Pump Lubrication Basics: Part 4 – Tips To Extend The Life Of Your Bearings
If one third of all bearings fail prematurely due to lubrication issues and one-sixth due to contamination from air, water, cleanup / process chemicals or particulates, according to Waterworld, why do so many plant managers still neglect proper lubrication procedures and storage?
Bearings are the joints of the machine – they bear heavy loads and allow the movement of connecting parts. When they fail, movement is compromised, which can cause serious damage. Lubrication creates a barrier between the moving parts of the machine which reduces friction, minimizes wear and tear on moving parts, decreases the risk of particle contamination and helps maintain lower operating temperatures – keeping your machinery in optimum operating condition and extending its lifespan.
Here’s some tips to extend the life of your bearings:
1. Choose the right lubrication for the application
Lubrication prevents surfaces of bearings ad machinery parts from rubbing together. Without correct lubrication, small particles can break off, causing particle contamination and increasing the risk of abrasion. Whether you use base or synthetic oil to prevent wear and tear, you need to know the lubricant type, thickener type and viscosity to choose the right grease.
The lubricant type must meet the requirements for which the grease will perform, such as high and low temperatures, load and pressure. Synthetic oils are preferable over a wider range of temperatures and conditions, according to Machinery lubrication, while mineral base oils can be used when temperature is constant.
The thickener is what holds the lubricant in place. The type of thickener chosen should be compatible with OEM recommendations and able to withstand normal operating conditions. Most thickeners should not be mixed (which is why correct storage and labelling is so important).
Lastly, know the viscosity of the lubricant. For most applications, viscosity should be ISO 460 or higher, however, you must take into consideration the speed and dimensions of the bearing.
2. Check moisture levels
Moisture can have catastrophic effects on machinery – it decreases lubricant efficiency and causes early wear of machinery parts, which means increased costs due to maintenance and downtime.
Whether moisture occurs from condensation due to temperature fluctuations in storage or from exposure to ambient humidity, it can contaminate both base oil and synthetic oil. Moisture contamination can also make additives ineffective or cause a reaction with other additives to create excess sediment, hydrogen sulfides and other compounds according to a comprehensive study. This will lead to the pitting and particle contamination that will reduce bearing life over time.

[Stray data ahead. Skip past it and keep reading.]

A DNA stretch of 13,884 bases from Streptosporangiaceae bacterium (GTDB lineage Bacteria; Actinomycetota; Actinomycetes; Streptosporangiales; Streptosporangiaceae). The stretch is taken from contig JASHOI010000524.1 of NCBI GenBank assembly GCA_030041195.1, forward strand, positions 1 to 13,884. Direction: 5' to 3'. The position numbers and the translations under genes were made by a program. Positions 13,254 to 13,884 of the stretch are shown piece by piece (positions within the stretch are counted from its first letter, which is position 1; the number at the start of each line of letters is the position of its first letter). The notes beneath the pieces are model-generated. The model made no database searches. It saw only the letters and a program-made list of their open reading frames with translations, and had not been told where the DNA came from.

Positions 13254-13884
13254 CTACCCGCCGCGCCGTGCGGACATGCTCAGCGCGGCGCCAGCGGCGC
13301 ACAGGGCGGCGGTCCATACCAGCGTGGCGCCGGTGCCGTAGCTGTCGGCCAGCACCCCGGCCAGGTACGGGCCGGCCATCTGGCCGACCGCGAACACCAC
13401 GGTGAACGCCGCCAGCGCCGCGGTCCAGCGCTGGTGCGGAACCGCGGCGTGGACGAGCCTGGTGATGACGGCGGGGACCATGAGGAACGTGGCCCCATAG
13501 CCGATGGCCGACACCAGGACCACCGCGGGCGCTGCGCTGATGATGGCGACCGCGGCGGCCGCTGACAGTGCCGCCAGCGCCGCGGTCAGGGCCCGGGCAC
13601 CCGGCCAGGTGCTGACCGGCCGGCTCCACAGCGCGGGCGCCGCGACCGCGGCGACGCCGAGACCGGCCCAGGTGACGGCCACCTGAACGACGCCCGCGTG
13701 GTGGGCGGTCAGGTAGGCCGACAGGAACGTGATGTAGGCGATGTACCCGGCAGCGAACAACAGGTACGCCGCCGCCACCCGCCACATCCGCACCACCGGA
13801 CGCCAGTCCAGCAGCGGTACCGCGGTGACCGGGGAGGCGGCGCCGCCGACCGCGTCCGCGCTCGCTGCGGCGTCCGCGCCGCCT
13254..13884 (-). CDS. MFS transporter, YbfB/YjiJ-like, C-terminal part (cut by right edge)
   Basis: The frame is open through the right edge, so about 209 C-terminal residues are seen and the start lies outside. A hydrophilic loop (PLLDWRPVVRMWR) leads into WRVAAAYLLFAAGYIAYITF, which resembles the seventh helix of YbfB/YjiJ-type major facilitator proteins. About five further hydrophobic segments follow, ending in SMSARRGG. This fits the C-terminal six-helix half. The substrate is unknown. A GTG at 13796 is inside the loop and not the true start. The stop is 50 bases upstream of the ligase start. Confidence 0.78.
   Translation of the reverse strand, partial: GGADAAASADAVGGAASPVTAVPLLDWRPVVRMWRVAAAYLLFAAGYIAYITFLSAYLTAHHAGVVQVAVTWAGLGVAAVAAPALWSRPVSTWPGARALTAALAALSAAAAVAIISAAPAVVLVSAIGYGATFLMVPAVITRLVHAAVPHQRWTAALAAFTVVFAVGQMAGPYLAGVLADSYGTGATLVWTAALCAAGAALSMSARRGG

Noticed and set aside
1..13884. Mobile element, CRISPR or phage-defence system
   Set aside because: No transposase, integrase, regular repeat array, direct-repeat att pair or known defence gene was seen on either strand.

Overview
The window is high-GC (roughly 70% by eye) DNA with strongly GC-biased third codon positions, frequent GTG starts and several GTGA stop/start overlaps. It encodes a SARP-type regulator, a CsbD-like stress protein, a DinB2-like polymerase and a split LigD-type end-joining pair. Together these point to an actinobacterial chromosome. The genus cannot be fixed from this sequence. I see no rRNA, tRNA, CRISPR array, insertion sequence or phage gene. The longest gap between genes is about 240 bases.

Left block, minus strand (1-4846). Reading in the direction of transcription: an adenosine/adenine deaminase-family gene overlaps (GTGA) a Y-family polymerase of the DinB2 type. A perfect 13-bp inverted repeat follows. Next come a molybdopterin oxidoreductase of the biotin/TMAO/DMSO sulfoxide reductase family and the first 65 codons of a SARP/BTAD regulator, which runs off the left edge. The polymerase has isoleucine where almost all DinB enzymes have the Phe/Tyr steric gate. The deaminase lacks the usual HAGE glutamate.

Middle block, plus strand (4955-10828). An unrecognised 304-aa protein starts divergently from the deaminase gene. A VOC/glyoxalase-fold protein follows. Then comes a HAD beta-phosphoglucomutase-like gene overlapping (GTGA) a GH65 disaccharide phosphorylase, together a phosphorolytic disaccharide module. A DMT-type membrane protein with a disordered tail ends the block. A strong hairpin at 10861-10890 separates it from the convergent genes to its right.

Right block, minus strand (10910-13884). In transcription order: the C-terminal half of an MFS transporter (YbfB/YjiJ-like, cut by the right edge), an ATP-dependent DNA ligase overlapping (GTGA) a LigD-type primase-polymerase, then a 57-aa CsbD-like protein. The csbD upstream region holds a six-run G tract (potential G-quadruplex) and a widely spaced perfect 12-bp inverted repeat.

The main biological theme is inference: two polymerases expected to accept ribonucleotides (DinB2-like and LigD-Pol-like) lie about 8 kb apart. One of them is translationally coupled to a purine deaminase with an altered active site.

With oxidation and the precipitation of some additives, water can cause lubricants to break down prematurely and even change the viscosity of an oil. Too much water can lower viscosity, which means the lubricant can no longer maintain the film to protect the bearings – eventually decreasing the load that bearings can support, leading to corrosion and pitting that eventually damages the machinery.
According to a study as far back as 1976, just 100 ppm water can cause a 32-48% decrease in bearing life, which is why routine moisture testing, whether visual or via oil analysis, is crucial. Other measures to reduce moisture contamination include using dessicant air-filter breathers on vents to reduce condensation, and training staff in proper cleanup and moisture management. Not only does this ensure that moisture levels remain in optimum operating range, but it also helps both operational and maintenance personnel to discover, correct and prevent moisture contamination problems before they cause costly or irreparable damage.
3. Prevent contamination through proper processes and procedures
Training staff in the proper process and procedures is crucial to prevent contamination and extend the life of your bearings. This spans from correct storage and handling of lubricants to using air filter breathers on reservoirs or magnetic shaft seals on seal bearing areas to prevent contamination, according to Efficient Plant Magazine. Oil/filter changes must be structured and efficiently managed to mitigate risk of contamination and ensure that lubricating fluids don’t degrade over time. Operators and maintainers need clean reservoirs before installing new oil, clean grease guns, nipples and other lubricant equipment to keep them free from contaminants and filter new oil with filter carts or offline filtration to prevent contamination. By performing regular checks and testing new lubricants, bulk fluids and additives for contaminants before using them, operators and maintainers can minimize risk of contamination as they become more familiar with the machinery and processes.
If these tips to increase the life of your bearings seem complicated and you just want someone to advise you on pump lubrication, call our toll-free number on 1-800-367-4180. We have experts on hand to help you with everything you need to know about pump lubrication, from choosing the right type of lubrication to filtering and storing it. And to answer all your questions about things you’ve previously tried which have gone wrong.